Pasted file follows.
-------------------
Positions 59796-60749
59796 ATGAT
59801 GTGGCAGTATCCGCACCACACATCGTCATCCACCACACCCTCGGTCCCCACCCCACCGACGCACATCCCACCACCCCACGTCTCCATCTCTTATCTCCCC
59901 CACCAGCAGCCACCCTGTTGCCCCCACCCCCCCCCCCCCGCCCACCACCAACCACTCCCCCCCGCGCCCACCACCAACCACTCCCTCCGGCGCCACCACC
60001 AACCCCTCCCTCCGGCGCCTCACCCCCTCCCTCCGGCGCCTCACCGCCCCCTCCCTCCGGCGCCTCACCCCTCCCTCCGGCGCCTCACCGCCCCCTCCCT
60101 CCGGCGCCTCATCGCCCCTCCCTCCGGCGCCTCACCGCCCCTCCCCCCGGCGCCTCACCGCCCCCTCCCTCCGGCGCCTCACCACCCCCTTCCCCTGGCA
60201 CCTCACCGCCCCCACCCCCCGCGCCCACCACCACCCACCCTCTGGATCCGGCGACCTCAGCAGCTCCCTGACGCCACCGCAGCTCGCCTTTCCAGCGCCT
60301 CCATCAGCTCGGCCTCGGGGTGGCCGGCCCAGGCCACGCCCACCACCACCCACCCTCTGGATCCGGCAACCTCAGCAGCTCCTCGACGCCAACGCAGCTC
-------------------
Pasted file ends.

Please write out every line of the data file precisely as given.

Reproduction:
Positions 59796-60749
59796 ATGAT
59801 GTGGCAGTATCCGCACCACACATCGTCATCCACCACACCCTCGGTCCCCACCCCACCGACGCACATCCCACCACCCCACGTCTCCATCTCTTATCTCCCC
59901 CACCAGCAGCCACCCTGTTGCCCCCACCCCCCCCCCCCCGCCCACCACCAACCACTCCCCCCCGCGCCCACCACCAACCACTCCCTCCGGCGCCACCACC
60001 AACCCCTCCCTCCGGCGCCTCACCCCCTCCCTCCGGCGCCTCACCGCCCCCTCCCTCCGGCGCCTCACCCCTCCCTCCGGCGCCTCACCGCCCCCTCCCT
60101 CCGGCGCCTCATCGCCCCTCCCTCCGGCGCCTCACCGCCCCTCCCCCCGGCGCCTCACCGCCCCCTCCCTCCGGCGCCTCACCACCCCCTTCCCCTGGCA
60201 CCTCACCGCCCCCACCCCCCGCGCCCACCACCACCCACCCTCTGGATCCGGCGACCTCAGCAGCTCCCTGACGCCACCGCAGCTCGCCTTTCCAGCGCCT
60301 CCATCAGCTCGGCCTCGGGGTGGCCGGCCCAGGCCACGCCCACCACCACCCACCCTCTGGATCCGGCAACCTCAGCAGCTCCTCGACGCCAACGCAGCTC